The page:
20 December 2009

Rave Review: Imogene's Last Stand


In the immortal words of The Battle Hymn of the Republic, "Mine eyes have seen the glory," and her name is Imogene Tripp.

Imogene is a little girl who loves history: reading it, quoting it, sharing it. However, no one else is as enthusiastic as she it. In fact, most of the residents of Liddleville, New Hampshire, where Imogene lives with her father, are down-right apathetic about their past. When a plan is devised to tear down the local historical society to make space for a shoe lace factory, which will put Liddleville "on the map," Imogene finds that hers is the lone voice of opposition. Her fellow Liddlevillians are bemused by her passion for history, at the perceived expense of the town's future. Armed with a limitless supply of energy, ideas, and apropos quotes, Imogene fights a one-girl battle to save the historical society. Her ultimate triumph is, like America's most glorious moments, hard-fought and well-earned.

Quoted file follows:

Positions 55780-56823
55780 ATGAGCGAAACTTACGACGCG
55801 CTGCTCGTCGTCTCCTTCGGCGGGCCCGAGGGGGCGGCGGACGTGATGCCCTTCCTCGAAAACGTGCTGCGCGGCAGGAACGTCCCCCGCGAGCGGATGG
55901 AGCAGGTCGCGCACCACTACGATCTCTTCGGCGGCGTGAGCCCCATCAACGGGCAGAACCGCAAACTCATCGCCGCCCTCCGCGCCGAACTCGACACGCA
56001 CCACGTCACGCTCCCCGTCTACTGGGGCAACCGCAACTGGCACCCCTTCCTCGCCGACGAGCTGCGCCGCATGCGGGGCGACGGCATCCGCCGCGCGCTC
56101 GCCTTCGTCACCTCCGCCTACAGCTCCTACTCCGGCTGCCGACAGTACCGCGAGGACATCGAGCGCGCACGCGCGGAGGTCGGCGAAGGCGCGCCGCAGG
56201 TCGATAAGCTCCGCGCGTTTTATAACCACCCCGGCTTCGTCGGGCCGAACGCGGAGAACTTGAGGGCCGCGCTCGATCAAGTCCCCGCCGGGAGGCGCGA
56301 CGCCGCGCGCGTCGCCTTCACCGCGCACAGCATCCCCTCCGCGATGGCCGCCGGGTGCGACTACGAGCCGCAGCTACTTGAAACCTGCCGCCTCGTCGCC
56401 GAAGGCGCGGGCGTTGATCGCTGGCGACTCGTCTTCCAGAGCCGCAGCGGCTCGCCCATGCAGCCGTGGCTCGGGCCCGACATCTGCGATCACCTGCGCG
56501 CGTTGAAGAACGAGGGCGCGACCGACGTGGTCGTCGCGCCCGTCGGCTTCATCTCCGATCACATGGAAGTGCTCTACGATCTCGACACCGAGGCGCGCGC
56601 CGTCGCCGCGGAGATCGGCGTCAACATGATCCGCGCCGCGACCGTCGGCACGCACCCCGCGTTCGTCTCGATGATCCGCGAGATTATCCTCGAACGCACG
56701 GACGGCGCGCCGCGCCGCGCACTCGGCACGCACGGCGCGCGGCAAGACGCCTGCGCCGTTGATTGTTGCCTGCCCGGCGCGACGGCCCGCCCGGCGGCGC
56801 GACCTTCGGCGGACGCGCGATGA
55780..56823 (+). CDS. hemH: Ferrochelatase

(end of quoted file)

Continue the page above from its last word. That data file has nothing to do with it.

The Founding Fathers might have laid the foundation of this great nation, but it's the dedication of one inspired and focused girl who preserves it for them--at least in Liddleville. In a literary landscape dominated by princessess, fairies, and pink, Imogene's spunk and tenacity makes for a picture book heroine who will go down in history.

2 comments:

Pam T said...

Drats. I saw Imogene at the library yesterday. Now I'm sorry I didn't pick it up.

Kara Schaff Dean said...

Make sure to put it on hold!

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